All these elements which go' to constitute loss of earnings presume that there is in existence a going concern the transfer of which is necessitated by the acquisition of land. But we have not been referred to a single case where there has not been in existence any going concern when the land is acquired, and a claim has been made and allowed for the loss of prospective earnings on account of a business which was intended to be established on the acquired land ; and we consider that this paucity of authorities for the proposition of this kind is not without significance. In our view the expression 'loss of earnings' used in Section 23(iv) of the Land Acquisition Act means loss of earnings from a business which at the time of the acquisition was a going concern. The learned advocate for the claimant gave an illustration of how such a view of law would result in substantial damage to the claimant himself, He gave an instance of a building which had almost been completed in January, in which a business was intended to be started in March and which was notified for acquisition in February. He argued that in such a case, the compensation for the land itself with the buildings thereon under Section 23(i) would not be an adequate compensation, and the claimant would be entitled to ask for damages for the loss of earnings under Section 23(iv) even though the business had not actually commenced at the time when that land together with the building was notified for acquisition. We are not sure that the illustration given by the learned advocate is altogether in point. In a case such as the one contemplated by the learned advocate, the claimant would get full compensation under Clause (i) of Section 23 because the compensation would be given not only for the land itself but also for the buildings thereon, and the potentiality of using those buildings for the purpose of business would be a factor governing the market value of the building: and we are not sure that if a claim were made for the loss of earnings in a case of this type, that claim would be admitted in Court. If the line of reasoning adopted by the learned advocate were to be carried to its logical conclusion, it would mean that if the land was acquired immediately after it was purchased by the claimants for the purpose of erecting a factory, the claimant would be justified in putting forth a claim for the loss of earnings by saying that he intended to build a factory thereon, and that the factory when completed would bring him profits at a certain rate. And the learned advocate was not prepared to say that in such a case the claimant would be justified in making a claim of this kind. Between these two extremes there may be various gradations, and in our view the claim made in the present instance comes nearer to the latter class than to the former class. Nothing had happened in this case except the purchase of land, preparation of plans and the obtaining of the sanction from the Collector for erecting the factory. But, as pointed out by the Land Acquisition Officer, there were numerous other uncertain factors which made the completion of the building, the starting of the business and earning profits therefrom largely a problematical affair, and we do not think that in a case of this kind the claimant would be justified in claiming compensation for damages for loss of earnings. Although no case precisely in point has been brought to our notice, there are observations in one or two cases which came before the Calcutta High Court which show that the loss of earnings for which a claim can be made under Section 23(iv) of the Land Acquisition Act must refer to the loss resulting from acquisition of land with a going concern, One such case is of Suresh Chandra Banerji v. Secretary of State : AIR1927Cal357 . In that case the claimant had leased his lands to Bull Brothers for the purpose of manufacturing bricks. The lease was to last for ten years; but after five years the land was acquired by Government, and the Collector awarded compensation on the basis of the rent reserved by the lease in favour of the Bull Brothers and allowed twenty years' purchase-money to the claimants. But a claim was made that damages should have been awarded by reason of the acquisition injuriously affecting the earnings of the claimants. It was contended that in addition to the market value of the land as ascertained the claimants were entitled to damages for the loss of any profits they might have made if they had engaged in the business of brick-manufacturing after the expiry of the lease in favour of the Bulls. In support of that contention a reference was made to trie case of Ripley v. Great Northern Railway Company (1875) L.R. 10 Ch. 435. In dealing with this argument, the learned Judge observed as follows (p. 359):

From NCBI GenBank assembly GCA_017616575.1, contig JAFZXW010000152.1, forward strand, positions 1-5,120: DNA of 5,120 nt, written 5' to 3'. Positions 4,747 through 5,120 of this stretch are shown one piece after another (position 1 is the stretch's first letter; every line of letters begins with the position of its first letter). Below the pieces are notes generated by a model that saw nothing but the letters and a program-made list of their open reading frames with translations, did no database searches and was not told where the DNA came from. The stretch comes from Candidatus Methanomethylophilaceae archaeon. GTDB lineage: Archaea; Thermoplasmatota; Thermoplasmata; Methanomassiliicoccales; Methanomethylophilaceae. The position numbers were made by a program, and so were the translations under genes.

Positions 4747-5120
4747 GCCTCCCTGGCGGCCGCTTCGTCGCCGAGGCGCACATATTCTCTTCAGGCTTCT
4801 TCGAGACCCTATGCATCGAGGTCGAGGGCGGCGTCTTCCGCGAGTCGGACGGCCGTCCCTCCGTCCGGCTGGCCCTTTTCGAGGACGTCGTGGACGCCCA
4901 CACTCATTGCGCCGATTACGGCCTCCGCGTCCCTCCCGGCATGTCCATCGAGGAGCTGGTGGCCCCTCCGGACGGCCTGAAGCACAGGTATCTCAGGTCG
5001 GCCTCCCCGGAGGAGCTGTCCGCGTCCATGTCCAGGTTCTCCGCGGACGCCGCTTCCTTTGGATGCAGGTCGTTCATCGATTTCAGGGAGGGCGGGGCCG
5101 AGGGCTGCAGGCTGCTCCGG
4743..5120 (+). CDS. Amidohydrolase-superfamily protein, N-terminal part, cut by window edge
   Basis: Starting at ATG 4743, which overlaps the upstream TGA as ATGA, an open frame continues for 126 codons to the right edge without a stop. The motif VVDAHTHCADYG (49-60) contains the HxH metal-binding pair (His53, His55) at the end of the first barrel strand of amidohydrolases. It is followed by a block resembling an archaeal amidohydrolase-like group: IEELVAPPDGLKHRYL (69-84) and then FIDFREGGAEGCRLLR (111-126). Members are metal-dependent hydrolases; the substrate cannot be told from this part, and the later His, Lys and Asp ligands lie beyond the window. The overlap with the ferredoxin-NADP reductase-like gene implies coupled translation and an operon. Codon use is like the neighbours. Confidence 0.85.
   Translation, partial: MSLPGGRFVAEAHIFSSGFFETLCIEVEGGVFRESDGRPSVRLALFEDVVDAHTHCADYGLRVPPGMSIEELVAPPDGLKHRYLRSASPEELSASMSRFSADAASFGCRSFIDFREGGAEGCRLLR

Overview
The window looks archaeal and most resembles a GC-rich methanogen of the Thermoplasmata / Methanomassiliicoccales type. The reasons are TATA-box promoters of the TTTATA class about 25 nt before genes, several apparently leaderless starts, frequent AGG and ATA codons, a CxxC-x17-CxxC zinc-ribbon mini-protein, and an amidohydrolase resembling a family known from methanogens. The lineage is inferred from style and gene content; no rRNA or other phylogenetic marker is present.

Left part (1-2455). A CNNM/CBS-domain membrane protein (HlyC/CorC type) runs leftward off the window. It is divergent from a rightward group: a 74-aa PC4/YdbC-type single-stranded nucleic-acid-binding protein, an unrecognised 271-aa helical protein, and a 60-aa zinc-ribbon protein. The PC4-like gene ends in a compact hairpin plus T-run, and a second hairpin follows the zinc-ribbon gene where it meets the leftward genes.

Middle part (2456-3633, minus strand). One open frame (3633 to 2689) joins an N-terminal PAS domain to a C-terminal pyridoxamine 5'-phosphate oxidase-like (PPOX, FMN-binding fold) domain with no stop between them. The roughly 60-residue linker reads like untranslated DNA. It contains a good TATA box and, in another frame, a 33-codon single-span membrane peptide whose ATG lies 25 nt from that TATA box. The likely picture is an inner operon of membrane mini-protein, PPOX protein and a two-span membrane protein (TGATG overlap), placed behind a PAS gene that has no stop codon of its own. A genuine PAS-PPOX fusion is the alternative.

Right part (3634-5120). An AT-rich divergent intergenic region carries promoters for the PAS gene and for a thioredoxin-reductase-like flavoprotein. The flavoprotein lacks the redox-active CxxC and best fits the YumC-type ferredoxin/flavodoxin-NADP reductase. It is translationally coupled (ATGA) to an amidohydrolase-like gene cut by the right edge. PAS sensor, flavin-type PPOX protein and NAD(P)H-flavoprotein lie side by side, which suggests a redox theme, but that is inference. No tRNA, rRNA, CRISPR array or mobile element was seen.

It seems to me that the principle laid down in that case has no application to the circumstances of the present case. It is no doubt well-settled that in ascertaining the market value of the land the Court has to ascertain what is the market value of the property not according to its present disposition, but laid out in the most lucrative and advantageous manner in which the owner can dispose of it. A familiar example is that of lands in or near a town which are agricultural, but capable of being used as building sites. But when once you assess the market value of the land by taking every circumstance into consideration, I do not think that the person interested may again ask for damages on the ground that he might have made profits by engaging in a certain trade or business on the land in question.